Jamie Carragher: 'Astute Silva doesn't deserve wrath of Everton owner, it's the players who need to raise their game'
There was a moment last week when, for the first time since he was appointed, Marco Silva sounded like an Everton manager.
It came in response to predecessor Sam Allardyce's jibe about Silva's style of football, the ex-Goodison boss claiming criticism of his reign last season was more about perception than reality.
Silva stood his ground, stating he would only acknowledge criticism from fans or ex-managers who truly loved the club rather than those with their own agenda.
"If it is David Moyes, maybe I would listen because he did something really important at this club," said Silva.
Whether a planned response or not, Silva demonstrated the difference between he and Allardyce. He said what every Evertonian was thinking. This is the kind of empathy and feistiness the fans want.
It might sound trivial. It is better to have a coach who gets results than one who wins over the crowd with public comments, but never underestimate the importance of a manager 'getting' what his club represents. In the city of Liverpool it is especially crucial.
I would say it is as important at Everton as anywhere else to play to the gallery occasionally, giving the supporters hope there are better times ahead during another transitional period.
Silva is usually reserved in the media, rarely making headline-grabbing remarks. It would serve him well at Everton to open up more. When an opportunity comes to defend yourself and the club, embrace it.
No manager will survive if results and performances are poor, but they can buy themselves time by connecting with the fan-base.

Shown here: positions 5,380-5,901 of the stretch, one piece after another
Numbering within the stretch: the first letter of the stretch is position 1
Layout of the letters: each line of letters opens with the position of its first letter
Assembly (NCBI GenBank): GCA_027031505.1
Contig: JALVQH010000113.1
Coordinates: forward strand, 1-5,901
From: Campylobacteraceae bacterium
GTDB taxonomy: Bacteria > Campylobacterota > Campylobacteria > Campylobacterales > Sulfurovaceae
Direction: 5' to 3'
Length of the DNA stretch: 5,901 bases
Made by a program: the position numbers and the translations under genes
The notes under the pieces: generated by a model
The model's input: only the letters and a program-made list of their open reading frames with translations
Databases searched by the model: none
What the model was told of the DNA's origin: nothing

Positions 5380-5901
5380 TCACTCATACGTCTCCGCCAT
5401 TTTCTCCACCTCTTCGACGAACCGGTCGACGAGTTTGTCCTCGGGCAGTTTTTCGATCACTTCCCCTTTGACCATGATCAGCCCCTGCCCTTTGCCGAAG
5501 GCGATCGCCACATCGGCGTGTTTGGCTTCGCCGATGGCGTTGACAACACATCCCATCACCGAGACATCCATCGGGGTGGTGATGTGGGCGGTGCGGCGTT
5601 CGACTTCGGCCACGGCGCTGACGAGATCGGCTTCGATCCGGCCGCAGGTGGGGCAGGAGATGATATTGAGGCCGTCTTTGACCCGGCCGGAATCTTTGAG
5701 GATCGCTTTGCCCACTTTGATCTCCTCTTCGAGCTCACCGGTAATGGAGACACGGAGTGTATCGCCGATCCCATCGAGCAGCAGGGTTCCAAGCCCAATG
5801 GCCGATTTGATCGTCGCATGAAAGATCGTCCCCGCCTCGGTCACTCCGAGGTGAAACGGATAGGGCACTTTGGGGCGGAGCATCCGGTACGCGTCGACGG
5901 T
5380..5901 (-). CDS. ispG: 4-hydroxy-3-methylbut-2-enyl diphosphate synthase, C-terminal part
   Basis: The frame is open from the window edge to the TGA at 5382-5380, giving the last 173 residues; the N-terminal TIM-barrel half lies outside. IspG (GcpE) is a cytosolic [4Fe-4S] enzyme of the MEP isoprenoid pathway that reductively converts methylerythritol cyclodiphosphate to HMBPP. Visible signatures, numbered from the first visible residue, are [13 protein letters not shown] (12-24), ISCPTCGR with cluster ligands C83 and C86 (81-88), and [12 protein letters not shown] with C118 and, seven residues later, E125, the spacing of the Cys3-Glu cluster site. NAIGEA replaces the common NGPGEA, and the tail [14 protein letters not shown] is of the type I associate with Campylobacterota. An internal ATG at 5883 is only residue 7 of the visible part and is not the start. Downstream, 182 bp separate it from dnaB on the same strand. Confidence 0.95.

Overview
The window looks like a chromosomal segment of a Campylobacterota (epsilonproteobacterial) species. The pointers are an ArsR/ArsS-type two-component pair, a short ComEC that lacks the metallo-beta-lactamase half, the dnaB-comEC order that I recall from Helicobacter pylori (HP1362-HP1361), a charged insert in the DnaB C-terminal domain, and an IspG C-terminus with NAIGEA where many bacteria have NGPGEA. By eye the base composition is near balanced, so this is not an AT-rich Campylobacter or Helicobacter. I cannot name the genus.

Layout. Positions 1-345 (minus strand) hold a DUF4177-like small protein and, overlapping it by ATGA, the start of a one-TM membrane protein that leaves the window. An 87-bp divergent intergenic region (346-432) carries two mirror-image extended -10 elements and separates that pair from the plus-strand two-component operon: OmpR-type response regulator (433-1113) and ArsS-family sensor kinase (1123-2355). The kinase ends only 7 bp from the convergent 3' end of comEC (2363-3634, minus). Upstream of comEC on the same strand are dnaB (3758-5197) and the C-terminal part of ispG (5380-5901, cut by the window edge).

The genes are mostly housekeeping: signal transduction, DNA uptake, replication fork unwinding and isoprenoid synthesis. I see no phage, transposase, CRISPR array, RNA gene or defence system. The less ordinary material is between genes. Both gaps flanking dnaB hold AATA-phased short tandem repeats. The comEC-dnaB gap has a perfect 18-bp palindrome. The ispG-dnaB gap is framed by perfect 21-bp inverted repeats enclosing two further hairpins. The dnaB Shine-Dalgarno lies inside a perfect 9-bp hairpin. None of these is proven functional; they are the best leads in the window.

The most successful Everton managers excelled at this as much as building a team to be proud of.
There has been plenty of unfair revisionism of Moyes' Everton reign since he left, but he won himself instant goodwill when declaring Everton 'The People's Club' upon his appointment.
The club still use that in all their promotional material. Moyes enjoyed good times and dips and throughout the supporters always felt he was 'one of them' because of his remarks on day one.
Silva needs to find his voice in the job to reassure increasingly anxious supporters he will live up to expectations.
Everton's board certainly understand the need to serve regular helpings of hope. At this week's general meeting, chief executive Denise Barrett-Baxendale announced the lofty ambition to compete for the Premier League and Champions League over the next decade.
These are outlandish aims. In this day and age, unless you have mind-blowing investment to upset the status quo in the same way as Chelsea or Manchester City, this is not going to happen.
Everton are fighting with clubs from 7th down. However, such objectives must be put into an historic context. Before the Premier League, Everton were one of the giants of the English game - only Liverpool had won more league championships when the original 'big five' led the league breakaway in 1992.
Everton have suffered more than the other four, left behind financially and still playing catch-up.
Not even the injection of cash from majority shareholder Farhad Moshiri can speed up that process. The club needs a new arena on Liverpool's docks to be the game-changer. That will not happen for another three years, at least.
Silva may have sat and listened to the Champions League plans with trepidation more than excitement - especially as in the same meeting it was made clear there is little prospect of his squad being enhanced in this transfer window.